How the Journey with Jesus Makes Room for 5Q

Having recognized the hero’s journey in the sending, the descent, and the ascent of Jesus, we are now in a better position to understand exactly how Jesus redeems the archetypes and gifts them to the church. And here we are well-equipped by an ancient New Testament teaching on the meaning of Jesus’ incarnation, life, death, and resurrection, called anakephalaiosis (Greek) …

Finding The Ultimate Hero in Christ

Having identified and clarified the idea of creational archetypes of APEST, as well as the stages of the hero’s journey, we are now in a position to better grasp the meaning of what has been called the “ascension gifting” described by Paul in Ephesians 4:8–11. But to understand the ascension gifting properly, we need to grasp the cultural reference of …

Finding 5Q in the Hero’s Journey

Not surprisingly, an exploration of archetypes in human society is similar to the idea that myths are foundational to both personal and group identity. Joseph Campbell has aptly demonstrated the ongoing power of primary myths (defining narratives) throughout human history. For my purposes, I just want to highlight a particular aspect of myth and relate it to the role of …

REFRAMATION: The Great Reduction

Today, we have an exclusive look at Reframation: Seeing God, People and Mission Through Re-enchanted Frames, the new book by Alan Hirsch and Mark Nelson. This work…whoa! This new book takes a fresh, careful, studied and inspired at the Gospel. In the reading that follows, straight from Chapter One: Moving The Moon, you are going to find a word about …

5Q In The Classroom

This year, I’ve upped my involvement in my kids’ schools. Lots of meetings, boards, PTAs and O’s, rehearsals, performances, car pools and class time. As a church planter, I think it’s been the best way to get grounded in the neighborhood and keep a finger on the pulse, not only of what is going on, but who people really are, what they are struggling through and what excites them.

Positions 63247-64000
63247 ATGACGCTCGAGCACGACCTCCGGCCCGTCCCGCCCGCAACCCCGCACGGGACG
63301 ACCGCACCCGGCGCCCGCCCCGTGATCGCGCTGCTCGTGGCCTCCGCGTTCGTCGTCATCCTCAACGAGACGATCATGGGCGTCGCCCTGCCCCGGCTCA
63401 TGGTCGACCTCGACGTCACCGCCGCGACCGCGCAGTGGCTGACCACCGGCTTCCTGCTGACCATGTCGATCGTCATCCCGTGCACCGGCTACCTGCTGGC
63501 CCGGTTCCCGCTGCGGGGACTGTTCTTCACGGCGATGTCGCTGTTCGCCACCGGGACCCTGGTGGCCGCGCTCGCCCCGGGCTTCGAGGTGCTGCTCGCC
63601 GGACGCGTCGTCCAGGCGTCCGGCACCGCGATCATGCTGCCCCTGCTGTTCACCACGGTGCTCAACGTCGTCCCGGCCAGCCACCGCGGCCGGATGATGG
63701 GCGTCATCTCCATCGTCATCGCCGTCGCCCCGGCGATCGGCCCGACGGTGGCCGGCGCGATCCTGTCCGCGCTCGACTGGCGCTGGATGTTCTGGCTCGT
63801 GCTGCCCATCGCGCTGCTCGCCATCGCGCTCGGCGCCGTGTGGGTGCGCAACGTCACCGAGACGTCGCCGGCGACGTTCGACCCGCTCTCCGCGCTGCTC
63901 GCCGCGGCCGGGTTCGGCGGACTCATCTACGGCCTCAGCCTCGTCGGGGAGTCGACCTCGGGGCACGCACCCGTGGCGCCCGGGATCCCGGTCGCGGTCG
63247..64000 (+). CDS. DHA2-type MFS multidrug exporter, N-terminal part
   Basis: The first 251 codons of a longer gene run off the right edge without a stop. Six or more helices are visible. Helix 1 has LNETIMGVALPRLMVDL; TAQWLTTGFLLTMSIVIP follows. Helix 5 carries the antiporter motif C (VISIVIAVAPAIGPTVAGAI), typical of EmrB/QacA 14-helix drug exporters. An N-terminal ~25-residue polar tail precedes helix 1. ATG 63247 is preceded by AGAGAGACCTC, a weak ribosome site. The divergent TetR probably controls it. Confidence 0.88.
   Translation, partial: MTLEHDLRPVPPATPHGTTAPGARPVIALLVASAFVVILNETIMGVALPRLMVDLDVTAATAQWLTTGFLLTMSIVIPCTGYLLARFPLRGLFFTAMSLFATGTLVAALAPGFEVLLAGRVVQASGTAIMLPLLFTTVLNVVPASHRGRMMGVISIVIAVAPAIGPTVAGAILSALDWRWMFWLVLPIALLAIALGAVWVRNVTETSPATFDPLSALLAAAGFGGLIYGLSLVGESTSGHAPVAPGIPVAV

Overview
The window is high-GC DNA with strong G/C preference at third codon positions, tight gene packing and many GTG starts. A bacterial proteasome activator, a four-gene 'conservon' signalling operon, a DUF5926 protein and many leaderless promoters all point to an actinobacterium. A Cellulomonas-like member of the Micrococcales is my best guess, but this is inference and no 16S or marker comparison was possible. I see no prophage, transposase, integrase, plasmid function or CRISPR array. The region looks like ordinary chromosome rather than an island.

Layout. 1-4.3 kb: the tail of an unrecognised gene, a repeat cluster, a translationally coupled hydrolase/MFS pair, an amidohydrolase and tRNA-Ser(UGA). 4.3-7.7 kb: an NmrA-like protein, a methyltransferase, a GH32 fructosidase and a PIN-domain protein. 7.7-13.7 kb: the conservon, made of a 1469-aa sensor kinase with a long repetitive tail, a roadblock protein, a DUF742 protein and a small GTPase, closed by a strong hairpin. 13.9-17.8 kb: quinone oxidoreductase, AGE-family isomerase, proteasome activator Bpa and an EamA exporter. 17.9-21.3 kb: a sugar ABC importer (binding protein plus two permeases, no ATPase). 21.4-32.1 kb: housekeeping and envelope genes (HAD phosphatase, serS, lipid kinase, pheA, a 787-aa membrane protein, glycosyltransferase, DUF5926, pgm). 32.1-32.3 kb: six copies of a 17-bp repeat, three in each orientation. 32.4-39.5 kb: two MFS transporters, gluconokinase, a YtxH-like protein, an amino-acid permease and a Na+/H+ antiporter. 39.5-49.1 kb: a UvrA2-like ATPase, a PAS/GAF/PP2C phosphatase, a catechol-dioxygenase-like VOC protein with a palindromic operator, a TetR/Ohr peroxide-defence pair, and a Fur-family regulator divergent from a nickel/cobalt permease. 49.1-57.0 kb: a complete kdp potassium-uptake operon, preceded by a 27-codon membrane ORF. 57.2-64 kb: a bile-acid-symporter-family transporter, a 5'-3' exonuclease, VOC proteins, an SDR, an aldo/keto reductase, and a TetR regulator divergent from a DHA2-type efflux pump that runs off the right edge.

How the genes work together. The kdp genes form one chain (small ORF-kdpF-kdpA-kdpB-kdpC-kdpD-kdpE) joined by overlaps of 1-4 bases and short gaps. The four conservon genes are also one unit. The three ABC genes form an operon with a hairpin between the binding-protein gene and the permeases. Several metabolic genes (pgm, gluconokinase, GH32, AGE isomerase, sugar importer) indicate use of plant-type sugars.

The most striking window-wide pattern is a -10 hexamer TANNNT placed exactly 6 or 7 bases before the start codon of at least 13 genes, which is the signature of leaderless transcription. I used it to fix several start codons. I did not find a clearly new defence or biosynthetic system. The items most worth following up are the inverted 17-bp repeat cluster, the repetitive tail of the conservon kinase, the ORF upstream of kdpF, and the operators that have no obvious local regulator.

It’s also presented a new paradigm for 5Q. Perhaps the best word for it is praxis. I’ve seen 5Q at work in new and inspiring ways through the students, especially the elementary kids. They haven’t fully developed the filters that keeps them from being 100% who they are. It’s so awesome to watch unhindered personalities at work and play.

5Q and a Missional Renaissance

Our culture is moving at the speed of busy. It’s like 5th gear, but extra: 6th gear. I can just hear our calendars expanding to fit the larger transmission (OK, no more mechanic metaphors). In most cases, 5Q is a new paradigm that we are trying to teach and in order to help the people in our spheres of leadership learn something new, we have get realistic about the challenges of the typical theological education paradigm or discover something new, a new strategy.

A Biblical Approach to Incarnational Evangelism, Part 3

“Don’t you know that those who work in the temple get their food from the temple, and those who serve at the altar share in what is offered on the altar? In the same way, the Lord has commanded that those who preach the gospel should receive their living from the gospel” (1 Cor. 9:13–14). So wrote Paul, though he was quick to point out that he was not feathering his own nest. He told the Corinthians that he personally was not after any remuneration, only that the church should financially support the work of evangelists generally.

A Biblical Approach to Incarnational Evangelism, Part 2

This is the third primary commitment of a missional-incarnational church’s infiltration of society. If the church is living an intriguing new lifestyle that is so marked by goodness that it makes the gospel attractive, then to truly be effective it follows that this lifestyle must be lived in close proximity to not-yet-Christians. Paul took this seriously in his mediation of the Corinthian factions that had split over the issue of eating food offered to idols (1 Cor. 10:27–11:1).

A Biblical Approach to Incarnational Evangelism

If the Christian church is to be incarnational and missional, as we believe the New Testament anticipates, and if it’s to abandon an us-and-them mentality, it will need to rediscover the biblical mode of impacting the world around it. The traditional-attractional church thinks about evangelism as sending out church members to share their faith with others and to bring them into the church. But the New Testament writers saw it much more organically.

Ed Stetzer in Conversation with Alan Hirsch

The following article is an excerpt from an interview between Ed Stetzer, Alan Hirsch and Tim Catchim that was first published on the CT site. The book that is referenced is “The Permanent Revolution,” which is officially unofficial required reading for the apostolic thinker. Why aren’t more theologians writing on the apostolic ministry of the church? Two things come to …